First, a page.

The jump to optimization outside of the four walls is challenging for manufacturers, which have traditionally been focused on reducing risk. Today, they can better predict the impact of an unexpected event and are turning their attention toward cost containment, now achievable through globally integrated supply chains.
The road to supply chain visibility is lined with opportunity, yet most manufacturers don’t know how to attain the end-to-end transparency they require.
The data suggests that few manufacturers have real visibility.
According to the 2014 KPMG Global Manufacturing Outlook: Performance in the crosshairs report, 40 percent of manufacturers lack visibility in the supply chain. Of those, 33 percent attribute this challenge to inadequate IT systems and missing skills. However, the majority of manufacturers are optimistic they will achieve a globally integrated supply chain with the next 3 to 5 years because they finally trust top-tier suppliers with their real-time data.
KPMG Supply Chain & Operations Partner Brian Higgins acknowledges improvements over the past 12 months, citing that 20 percent of organizations believe they have total visibility and, in fact, “three-quarters of high-tech manufacturers could likely claim complete visibility.” However, Higgins admits that most consumer and industrial manufacturers still struggle with this issue.
“The directional trend illustrated by this data is certainly good, but our experience suggests that—while a growing number of companies may claim to have access to the right supply and capability data—few have the right timeliness, precision, or accuracy of that data to provide real visibility.”
If that’s the case, how can manufacturers achieve global supply chain visibility?
To gain total visibility, manufacturers need trust, technology, and talent.
Experts agree that to attain complete transparency, organizations must trust their suppliers, embrace new technology, and employ talent with the right skills.
KPMG research reveals that of those manufacturers who have improved supply chain visibility, the majority attribute it to improvements in data reliability and stronger relationships with top-tier suppliers.
“You simply can’t build the type of relationship you need to share real-time data without trust,” stated Osamu Matsushita, KPMG’s Industrial Manufacturing Leader for Japan. And as long as suppliers feel they are “being measured and evaluated based on their real-time data,” Mr. Matsushita expects trust will continue to prove challenging—although he’s encouraged by the suppliers and manufacturers that are making strides in the sharing of real-time information due to advancements in data capture technologies, which enable the instant sharing of actual capacity and demand data.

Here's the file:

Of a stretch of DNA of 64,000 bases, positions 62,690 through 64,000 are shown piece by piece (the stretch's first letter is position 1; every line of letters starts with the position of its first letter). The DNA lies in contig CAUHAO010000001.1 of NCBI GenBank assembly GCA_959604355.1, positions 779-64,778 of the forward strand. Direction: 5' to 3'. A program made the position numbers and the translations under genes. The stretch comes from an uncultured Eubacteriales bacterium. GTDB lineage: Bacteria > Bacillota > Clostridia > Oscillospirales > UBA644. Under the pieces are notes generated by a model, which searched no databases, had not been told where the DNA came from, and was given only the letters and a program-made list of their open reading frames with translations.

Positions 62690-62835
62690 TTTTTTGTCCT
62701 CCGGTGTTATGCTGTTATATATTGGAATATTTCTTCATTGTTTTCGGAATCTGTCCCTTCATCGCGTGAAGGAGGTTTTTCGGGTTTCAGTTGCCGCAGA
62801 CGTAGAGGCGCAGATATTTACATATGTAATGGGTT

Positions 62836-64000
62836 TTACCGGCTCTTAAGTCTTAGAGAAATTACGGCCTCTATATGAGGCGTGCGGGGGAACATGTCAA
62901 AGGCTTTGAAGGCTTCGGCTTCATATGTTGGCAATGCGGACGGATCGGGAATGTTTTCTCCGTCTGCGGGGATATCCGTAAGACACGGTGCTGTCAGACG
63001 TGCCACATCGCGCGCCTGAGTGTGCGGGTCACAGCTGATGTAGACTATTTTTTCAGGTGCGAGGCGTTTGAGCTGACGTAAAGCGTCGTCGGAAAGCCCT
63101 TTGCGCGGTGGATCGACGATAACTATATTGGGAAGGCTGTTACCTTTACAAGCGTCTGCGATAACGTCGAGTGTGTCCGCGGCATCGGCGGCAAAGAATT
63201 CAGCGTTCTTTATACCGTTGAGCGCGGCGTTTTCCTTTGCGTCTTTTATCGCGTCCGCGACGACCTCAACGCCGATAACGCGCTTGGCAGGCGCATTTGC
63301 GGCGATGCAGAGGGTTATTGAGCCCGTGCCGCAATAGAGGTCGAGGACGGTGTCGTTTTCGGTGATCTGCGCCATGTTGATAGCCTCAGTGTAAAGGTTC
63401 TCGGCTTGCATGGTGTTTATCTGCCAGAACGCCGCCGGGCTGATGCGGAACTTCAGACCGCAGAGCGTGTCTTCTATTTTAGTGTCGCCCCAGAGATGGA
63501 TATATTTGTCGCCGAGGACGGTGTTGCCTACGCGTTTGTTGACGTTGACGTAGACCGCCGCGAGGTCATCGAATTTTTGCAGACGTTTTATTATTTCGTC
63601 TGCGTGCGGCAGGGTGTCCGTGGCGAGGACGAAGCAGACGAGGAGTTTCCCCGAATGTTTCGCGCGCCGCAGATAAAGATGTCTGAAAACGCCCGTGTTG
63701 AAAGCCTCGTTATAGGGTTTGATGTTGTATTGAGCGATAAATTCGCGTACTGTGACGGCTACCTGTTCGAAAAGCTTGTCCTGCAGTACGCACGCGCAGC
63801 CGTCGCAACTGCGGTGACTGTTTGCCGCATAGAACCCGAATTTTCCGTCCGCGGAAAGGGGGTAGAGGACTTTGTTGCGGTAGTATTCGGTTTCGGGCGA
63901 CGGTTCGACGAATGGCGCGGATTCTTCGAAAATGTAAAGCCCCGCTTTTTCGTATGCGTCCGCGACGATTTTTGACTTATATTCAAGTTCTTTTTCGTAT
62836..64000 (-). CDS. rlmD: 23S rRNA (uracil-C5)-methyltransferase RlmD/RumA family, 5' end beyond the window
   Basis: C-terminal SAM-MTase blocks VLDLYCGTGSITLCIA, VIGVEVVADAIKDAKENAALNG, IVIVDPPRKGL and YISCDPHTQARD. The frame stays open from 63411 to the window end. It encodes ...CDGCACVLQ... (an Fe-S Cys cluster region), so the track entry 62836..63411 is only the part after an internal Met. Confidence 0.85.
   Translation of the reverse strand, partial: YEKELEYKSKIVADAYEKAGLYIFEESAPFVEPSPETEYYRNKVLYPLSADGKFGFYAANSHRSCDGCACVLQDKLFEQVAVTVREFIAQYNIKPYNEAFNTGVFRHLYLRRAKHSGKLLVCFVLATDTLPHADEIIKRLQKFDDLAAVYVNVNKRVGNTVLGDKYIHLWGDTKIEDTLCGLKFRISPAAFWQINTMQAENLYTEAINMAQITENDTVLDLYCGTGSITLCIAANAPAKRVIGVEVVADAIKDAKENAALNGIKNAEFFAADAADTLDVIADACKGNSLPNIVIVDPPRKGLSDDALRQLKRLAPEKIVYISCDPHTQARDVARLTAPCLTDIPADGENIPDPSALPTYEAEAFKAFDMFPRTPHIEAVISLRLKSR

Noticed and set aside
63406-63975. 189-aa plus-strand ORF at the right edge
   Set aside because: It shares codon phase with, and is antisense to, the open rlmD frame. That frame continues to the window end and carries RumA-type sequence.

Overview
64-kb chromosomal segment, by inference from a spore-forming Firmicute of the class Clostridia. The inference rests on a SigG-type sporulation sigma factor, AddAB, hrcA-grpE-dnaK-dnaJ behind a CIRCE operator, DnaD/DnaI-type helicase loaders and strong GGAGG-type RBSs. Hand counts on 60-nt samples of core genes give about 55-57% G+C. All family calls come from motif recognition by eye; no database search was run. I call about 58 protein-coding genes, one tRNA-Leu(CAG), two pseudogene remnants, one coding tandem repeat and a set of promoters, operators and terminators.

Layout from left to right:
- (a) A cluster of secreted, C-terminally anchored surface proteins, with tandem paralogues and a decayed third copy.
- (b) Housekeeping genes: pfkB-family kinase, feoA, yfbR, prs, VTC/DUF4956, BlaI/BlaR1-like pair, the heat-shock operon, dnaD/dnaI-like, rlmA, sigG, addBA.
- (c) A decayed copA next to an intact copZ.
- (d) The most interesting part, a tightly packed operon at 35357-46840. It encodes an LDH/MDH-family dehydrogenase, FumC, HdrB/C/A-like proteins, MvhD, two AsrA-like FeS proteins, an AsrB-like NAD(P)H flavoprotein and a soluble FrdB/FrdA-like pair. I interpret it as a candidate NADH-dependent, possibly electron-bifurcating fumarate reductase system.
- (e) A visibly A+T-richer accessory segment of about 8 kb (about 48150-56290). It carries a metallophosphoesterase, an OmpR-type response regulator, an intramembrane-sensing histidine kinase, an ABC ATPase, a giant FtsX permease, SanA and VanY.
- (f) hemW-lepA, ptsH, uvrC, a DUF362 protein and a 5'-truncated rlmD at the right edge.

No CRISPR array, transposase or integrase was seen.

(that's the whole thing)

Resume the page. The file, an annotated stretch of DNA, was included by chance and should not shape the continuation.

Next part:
Embrace new technology.
More than half of the manufacturers surveyed by KPMG said they currently use global demand and capacities planning technologies and nearly all of them have implemented these solutions enterprise-wide to “create stronger linkages between product R&D and development. “
Higgins cautions that while the numbers suggest a “greater adoption of technology within the supply chain, the data also shows that 28 percent of companies have yet to start using global demand planning technologies at all, and 38 percent have limited-to-no enterprise-wide technology in their R&D and product development functions.”
Topping the list of hurdles is business leaders’ perceptions that current technologies lack maturity. While hesitant to invest, decision-makers agree that to reduce information lead times, improve processes, and be the first- to-market, it is “vital that the physical and informational supply chains are fully optimized.”
In fact, KPMG discovered that “industrial manufacturers are now increasingly interested in learning about the tools, methods, and approaches that other adjacent industries (such as high-tech, apparel, and retail) have used to dramatically improve end-to-end visibility.”
Hire the right talent.
As visibility increases, so does the need for skilled staff. To take full advantage of the huge volume of transactional data captured by mobile devices and sensors physically embedded into equipment as the result of the Internet of Things (IoT) evolution, manufacturers must adopt sophisticated predictive and prescriptive analytics.
But having the right tools is only part of the equation for success. According to VDC Research, teams of data scientists are essential if manufacturers want to compete in the global marketplace.
By investing in these specialized analysts, organizations can fully realize the benefits of “big data” and achieve globally integrated supply chains. Not only does this investment facilitate instant optimization of processes in real-time and total end-to-end visibility; it substantially reduces working capital and dramatically minimizes exposure to risk.
Want to learn more?
Latest posts by Jay Schofield (see all)
- The North American Free Trade Agreement - September 5, 2017
- How To Build A Smarter Warehouse - August 22, 2017
- What To Do With Your Distribution Center Metrics? - July 5, 2017
- Supply and Demand Meets Consumer Demand - June 20, 2017
- How the Sharing Economy Has Changed the Supply Chain - May 30, 2017